Peter J. Kaplan
3 min readNov 28, 2022



Tiffany Cross was ready to “Say It Louder.”

And she did.

And she will continue to do so.

That’s just who she is.

And it’s a good thing, even when it can sometimes cost you.

Has she made a practice of crossing the line?

(Forgive me; no pun intended).



But it depends on whom you ask.

Cross has spent over 20 years working with media and politics.

She has covered elections, administrations, Congress and Capitol Hill.

She has constructed her own News Platform and has covered local, federal, and state campaigns.

She has been published on many occasions.

Following her first journalism job as a reporter at an Atlanta radio station, she embarked on an upward flight.

The trajectory was good.

CNN–Associate Producer.

BET–Washington Bureau Chief.

Harvard Kennedy School Institute of Politics–Resident Fellow.

She made regular appearances on MSNBC, most notably on AM Joy with then-host Joy Reid.

Cross also served as the managing editor of The Beat DC.

The path continued to follow a northern plan.

In July 2020, her book, “Say It Louder: Black Voters, Our Voices, and The Shaping of American Democracy” was published.

That same month, Reid’s new weekday show, The ReidOut, started and Cross became one of a handful of rotating guest hosts of AM Joy.

As of August, Cross, Jonathan Capehart and Zerlina Maxwell were in the running for the MSNBC weekend slot.

By December, she had been named host of a new MSNBC two-hour show, The Cross Connection, (often stylized as Crosstalk) — replacing Reid’s AM Joy Saturday gig–with Capehart assuming the Sunday space and Maxwell hosting her own show on NBC Peacock.

Her appointment made her the first Black woman to host a cable news prime-time show.

Fast forward to October 2022 when storm clouds loomed, hovered ominously and opened with a vengeance.

Seemingly minor controversies erupted which resulted in her ultimate non-renewal.

First, during an October 8 broadcast, she touched on Miami Dolphins quarterback Tua Tagovailoa’s recent concussions, remarking that his treatment in their wake, demonstrated that White NFL coaches failed to protect “Black bodies.”

In fact, Tagovailoa is of Samoan descent, and Dolphins’ head coach, Mike McDaniel, is biracial.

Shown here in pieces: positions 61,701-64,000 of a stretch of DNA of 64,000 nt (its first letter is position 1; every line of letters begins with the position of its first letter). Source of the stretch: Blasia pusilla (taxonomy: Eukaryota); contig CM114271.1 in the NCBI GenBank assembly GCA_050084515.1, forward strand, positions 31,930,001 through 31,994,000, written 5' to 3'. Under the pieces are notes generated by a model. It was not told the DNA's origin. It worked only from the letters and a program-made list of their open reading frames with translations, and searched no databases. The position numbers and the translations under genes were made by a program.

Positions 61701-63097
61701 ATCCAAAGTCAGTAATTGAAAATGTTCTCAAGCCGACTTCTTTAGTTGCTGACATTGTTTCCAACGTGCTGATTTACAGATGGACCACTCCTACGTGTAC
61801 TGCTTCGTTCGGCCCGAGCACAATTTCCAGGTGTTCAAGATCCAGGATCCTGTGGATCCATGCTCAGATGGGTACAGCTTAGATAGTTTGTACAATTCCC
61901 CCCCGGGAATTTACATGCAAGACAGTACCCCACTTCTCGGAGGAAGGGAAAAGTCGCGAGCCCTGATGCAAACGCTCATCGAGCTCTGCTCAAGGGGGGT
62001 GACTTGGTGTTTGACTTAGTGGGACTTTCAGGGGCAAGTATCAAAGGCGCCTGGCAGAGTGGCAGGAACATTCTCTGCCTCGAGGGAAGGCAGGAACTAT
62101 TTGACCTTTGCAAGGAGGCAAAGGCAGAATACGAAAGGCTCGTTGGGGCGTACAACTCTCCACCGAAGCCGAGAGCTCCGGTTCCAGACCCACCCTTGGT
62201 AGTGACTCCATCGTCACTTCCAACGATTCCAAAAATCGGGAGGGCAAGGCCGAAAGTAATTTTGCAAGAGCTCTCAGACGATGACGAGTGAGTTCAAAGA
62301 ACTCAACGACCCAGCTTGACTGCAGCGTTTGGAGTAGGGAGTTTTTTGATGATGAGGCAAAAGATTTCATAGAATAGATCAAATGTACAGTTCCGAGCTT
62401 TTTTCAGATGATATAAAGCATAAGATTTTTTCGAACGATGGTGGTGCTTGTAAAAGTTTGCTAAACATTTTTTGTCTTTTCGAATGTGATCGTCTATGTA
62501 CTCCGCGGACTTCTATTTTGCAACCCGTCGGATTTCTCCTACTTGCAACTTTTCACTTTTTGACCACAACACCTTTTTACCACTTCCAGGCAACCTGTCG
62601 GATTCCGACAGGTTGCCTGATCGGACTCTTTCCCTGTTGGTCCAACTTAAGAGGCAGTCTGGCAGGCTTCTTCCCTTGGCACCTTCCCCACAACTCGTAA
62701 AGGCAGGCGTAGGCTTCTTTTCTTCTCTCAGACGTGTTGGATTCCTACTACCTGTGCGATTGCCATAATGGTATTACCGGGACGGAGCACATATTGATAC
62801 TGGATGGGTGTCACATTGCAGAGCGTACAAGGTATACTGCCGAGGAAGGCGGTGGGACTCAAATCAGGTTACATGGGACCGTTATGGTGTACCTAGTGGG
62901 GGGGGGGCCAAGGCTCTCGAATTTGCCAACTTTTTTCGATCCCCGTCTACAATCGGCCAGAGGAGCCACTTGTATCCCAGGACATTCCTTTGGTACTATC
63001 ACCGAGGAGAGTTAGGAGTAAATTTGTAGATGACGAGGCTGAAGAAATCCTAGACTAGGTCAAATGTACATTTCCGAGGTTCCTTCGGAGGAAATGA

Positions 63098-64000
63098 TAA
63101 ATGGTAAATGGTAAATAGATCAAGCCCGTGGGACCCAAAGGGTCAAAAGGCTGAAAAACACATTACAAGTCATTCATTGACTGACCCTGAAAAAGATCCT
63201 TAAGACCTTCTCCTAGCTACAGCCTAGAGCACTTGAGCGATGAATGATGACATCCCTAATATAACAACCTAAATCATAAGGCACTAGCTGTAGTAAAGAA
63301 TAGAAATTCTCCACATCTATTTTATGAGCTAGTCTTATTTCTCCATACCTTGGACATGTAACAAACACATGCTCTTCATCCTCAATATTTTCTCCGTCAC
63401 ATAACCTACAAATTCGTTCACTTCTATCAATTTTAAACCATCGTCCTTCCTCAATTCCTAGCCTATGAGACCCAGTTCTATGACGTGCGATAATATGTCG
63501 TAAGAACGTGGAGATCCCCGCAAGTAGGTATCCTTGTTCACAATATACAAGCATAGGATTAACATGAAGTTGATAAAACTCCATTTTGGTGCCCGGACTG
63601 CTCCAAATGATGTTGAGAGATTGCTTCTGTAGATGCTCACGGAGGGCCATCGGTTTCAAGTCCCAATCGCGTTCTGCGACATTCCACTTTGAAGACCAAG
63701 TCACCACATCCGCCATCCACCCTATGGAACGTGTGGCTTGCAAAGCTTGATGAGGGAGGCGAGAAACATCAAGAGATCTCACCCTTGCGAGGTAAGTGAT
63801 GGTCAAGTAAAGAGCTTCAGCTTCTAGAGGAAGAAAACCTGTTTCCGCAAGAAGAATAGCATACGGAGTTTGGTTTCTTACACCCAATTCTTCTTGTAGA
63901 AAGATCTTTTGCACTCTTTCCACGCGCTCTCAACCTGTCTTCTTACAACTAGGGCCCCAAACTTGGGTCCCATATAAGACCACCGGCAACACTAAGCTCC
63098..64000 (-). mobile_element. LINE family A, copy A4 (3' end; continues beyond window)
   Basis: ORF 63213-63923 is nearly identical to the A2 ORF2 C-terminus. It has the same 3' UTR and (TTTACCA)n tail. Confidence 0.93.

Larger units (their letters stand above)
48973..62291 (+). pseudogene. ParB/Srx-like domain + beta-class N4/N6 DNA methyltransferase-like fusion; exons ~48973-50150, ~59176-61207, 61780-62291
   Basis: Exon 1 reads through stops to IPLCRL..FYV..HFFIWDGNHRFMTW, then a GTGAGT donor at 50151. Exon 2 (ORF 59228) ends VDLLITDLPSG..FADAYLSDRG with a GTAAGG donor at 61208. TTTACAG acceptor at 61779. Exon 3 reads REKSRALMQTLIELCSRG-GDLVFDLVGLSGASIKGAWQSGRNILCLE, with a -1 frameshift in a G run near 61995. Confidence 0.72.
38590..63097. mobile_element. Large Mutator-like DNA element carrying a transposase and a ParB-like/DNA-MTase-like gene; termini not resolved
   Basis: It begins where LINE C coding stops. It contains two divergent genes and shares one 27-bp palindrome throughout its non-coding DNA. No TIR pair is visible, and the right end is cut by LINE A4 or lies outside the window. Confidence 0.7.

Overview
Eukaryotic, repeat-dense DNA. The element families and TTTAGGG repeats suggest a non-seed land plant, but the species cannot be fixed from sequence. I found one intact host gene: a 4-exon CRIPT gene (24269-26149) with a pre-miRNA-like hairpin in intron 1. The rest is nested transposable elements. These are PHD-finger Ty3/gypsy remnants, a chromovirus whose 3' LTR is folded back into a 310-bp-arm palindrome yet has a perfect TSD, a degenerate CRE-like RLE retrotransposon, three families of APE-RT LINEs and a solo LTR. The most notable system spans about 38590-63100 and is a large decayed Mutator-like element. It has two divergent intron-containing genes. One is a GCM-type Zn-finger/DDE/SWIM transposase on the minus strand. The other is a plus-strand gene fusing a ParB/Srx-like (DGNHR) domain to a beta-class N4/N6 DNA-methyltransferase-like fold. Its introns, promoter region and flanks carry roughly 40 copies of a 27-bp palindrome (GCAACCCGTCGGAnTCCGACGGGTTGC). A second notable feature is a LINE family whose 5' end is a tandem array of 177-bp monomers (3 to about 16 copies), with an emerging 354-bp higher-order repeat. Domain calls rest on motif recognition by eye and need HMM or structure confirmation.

On November 4, the hammer came down.

MSNBC informed Cross–and her staff–that her contract would not be renewed.

It was something of a surprise, but both Variety and Black Enterprise offered their respective takes.

Variety reported that “executives at the network [were] growing concerned about the anchor’s willingness to address statements made by cable-news hosts on other networks and indulging in commentary [executives] felt did not meet the standards of MSNBC or NBC News.”

Black Enterprise linked the decision to her remarks just hours earlier on Comedy Central when she opined that “Florida literally looks like the dick of the country, so let’s get rid of Florida…Let’s castrate Florida.”

In response to her ouster, Cross said, “I am disheartened to learn of MSNBC’s decision to cancel my show, The Cross Connection, at such a crucial time–four days before the midterm elections…

With a rapidly changing media landscape, I look forward to maintaining a platform that continues to reflect the changing demographics of the country.”

The Daily Beast spoke to several MSNBC staffers who speculated that Fox host Tucker Carlson may have contributed to her firing.

In fairness, as mentioned, MSNBC executives had become increasingly frustrated with Cross’ penchant for attacking news hosts at rival cable networks, including the reprehensible Carlson.

Public feuds with Carlson, Sirius XM’s Megyn Kelly, whom she dubbed “a black face expert,” and Bill Maher of HBO, whom she called “an angry, white old man,” greased the skids for her unceremonious departure.

Elsewhere, Cross characterized CNN’s Van Jones, ESPN’s Sage Steele and former MSNBC anchor Carlos Watson as Black journalists who “are not necessarily black voices.”

“I see my colleagues dilute themselves, water down their points, go out of their way to make white folks comfortable because they think somehow that it is going to win them some prize.”

Warned to refrain from “name calling” and use of “vulgar, lewd” language by the network’s ‘standards team,’ the problem was never her message, but the way she chose to deliver it.

The straw that broke Cross’ back may have resulted from her October 15 on-air remark about Supreme Court Justice Clarence Thomas, whom she called “Justice Pubic Hair on My Coke Can.”

Here’s my deal:

I like Tiffany Cross.

I like Bill Maher.

I don’t care for Tucker Carlson.

We are all entitled to our opinions.

We are not always right.

Nobody is.

Nor is any one person bigger than the team.

Or the business.

[Editor’s Note: This piece was written by Mr. Kaplan in November 2022.]